Debt Settlement Consolidators
Debt Settlement is a more aggressive form of debt relief, where you stop paying your creditors and make payments into a special designated account. (Make sure that the account is in your name and in a FDIC account). The consolidator negotiates a settlement with your creditors. When the consolidator reaches a settlement and transfers money to the creditor, only then should you pay a fee.
In 2009-2010, the FTC issued new ruling regarding telemarketing solicitation, in an attempt to sift out companies using unethical business practices. The new rule outlawed those firms from taking upfront fee, although loopholes exist that allow firms to get around this rule.
In order to find a comprehensive list of reputable debt settlement credit consolidators, the AFCC (American Fair Credit Council) is a good place to start. AFCC: The AFCC is the main debt settlement trade organization. According to the AFCC Web site, there are 15 accredited members and 25 regular members. The accredited members agree to go through a yearly onsite audit. The AFCC has strict standards, including adherence to the FTC ruling that the credit consolidator does not take any fees before reaching a settlement with the creditors.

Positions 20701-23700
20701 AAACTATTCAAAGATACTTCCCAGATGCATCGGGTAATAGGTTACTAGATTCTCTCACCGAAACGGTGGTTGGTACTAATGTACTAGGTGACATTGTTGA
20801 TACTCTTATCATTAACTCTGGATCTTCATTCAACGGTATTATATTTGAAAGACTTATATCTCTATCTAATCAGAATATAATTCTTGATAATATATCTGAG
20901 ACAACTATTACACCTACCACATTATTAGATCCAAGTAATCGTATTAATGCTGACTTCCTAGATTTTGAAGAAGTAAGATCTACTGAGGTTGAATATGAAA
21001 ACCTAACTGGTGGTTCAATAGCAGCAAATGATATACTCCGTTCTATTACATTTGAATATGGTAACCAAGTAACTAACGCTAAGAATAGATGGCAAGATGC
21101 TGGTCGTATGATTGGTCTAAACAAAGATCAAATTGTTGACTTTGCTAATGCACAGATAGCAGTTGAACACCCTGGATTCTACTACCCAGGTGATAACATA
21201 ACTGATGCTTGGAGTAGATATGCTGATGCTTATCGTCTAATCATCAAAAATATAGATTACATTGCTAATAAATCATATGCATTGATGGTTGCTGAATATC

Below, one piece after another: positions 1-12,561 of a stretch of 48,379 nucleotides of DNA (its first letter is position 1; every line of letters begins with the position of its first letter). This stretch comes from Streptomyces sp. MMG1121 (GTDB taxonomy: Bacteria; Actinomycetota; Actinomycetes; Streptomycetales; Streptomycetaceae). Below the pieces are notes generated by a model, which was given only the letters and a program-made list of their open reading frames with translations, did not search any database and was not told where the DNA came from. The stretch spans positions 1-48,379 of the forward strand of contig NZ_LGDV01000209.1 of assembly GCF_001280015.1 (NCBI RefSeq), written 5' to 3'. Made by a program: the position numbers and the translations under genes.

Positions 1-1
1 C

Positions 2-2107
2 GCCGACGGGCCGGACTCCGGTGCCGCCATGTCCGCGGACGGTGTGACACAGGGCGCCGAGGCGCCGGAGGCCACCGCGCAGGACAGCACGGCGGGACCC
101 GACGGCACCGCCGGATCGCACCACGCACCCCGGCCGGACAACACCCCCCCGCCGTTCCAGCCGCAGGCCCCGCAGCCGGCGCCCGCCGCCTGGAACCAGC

Quick tip #2
Get a free consultation from one of Bills.com pre-screened credit consolidators.
Finding the Right Credit Consolidator
Many firms promise to solve your debt problems, offering a variety of solutions. Not only is it hard to find the right program, but also the best credit consolidator. Affiliation and accreditation are not guarantees that you will get good service or find a solution to your problems. It is a good first step to sifting out the long list of providers. For more information read the Bills.com about choosing a reliable credit consolidator.
Dealing with debt
Debt is used to buy a home, pay for bills, buy a car, or pay for a college education. According to the NY Federal Reserve total household debt as of Q3 2023 was $17.291 trillion. Auto loan debt was $1.595 trillion and credit card was $1.079 trillion.
A significant percentage of people in the US are struggling with monthly payments and about 26% of households in the United States have debt in collections. According to data gathered by Urban.org from a sample of credit reports, the median debt in collections is $1,739. Credit card debt is prevalent and 3% have delinquent or derogatory card debt. The median debt in collections is $422.
The amount of debt and debt in collections vary by state. For example, in Utah, 19% have any kind of debt in collections and the median debt in collections is $1943. Medical debt is common and 12% have that in collections. The median medical debt in collections is $980.
To maintain an excellent credit score it is vital to make timely payments. However, there are many circumstances that lead to late payments or debt in collections. The good news is that there are a lot of ways to deal with debt including debt consolidation and debt relief solutions.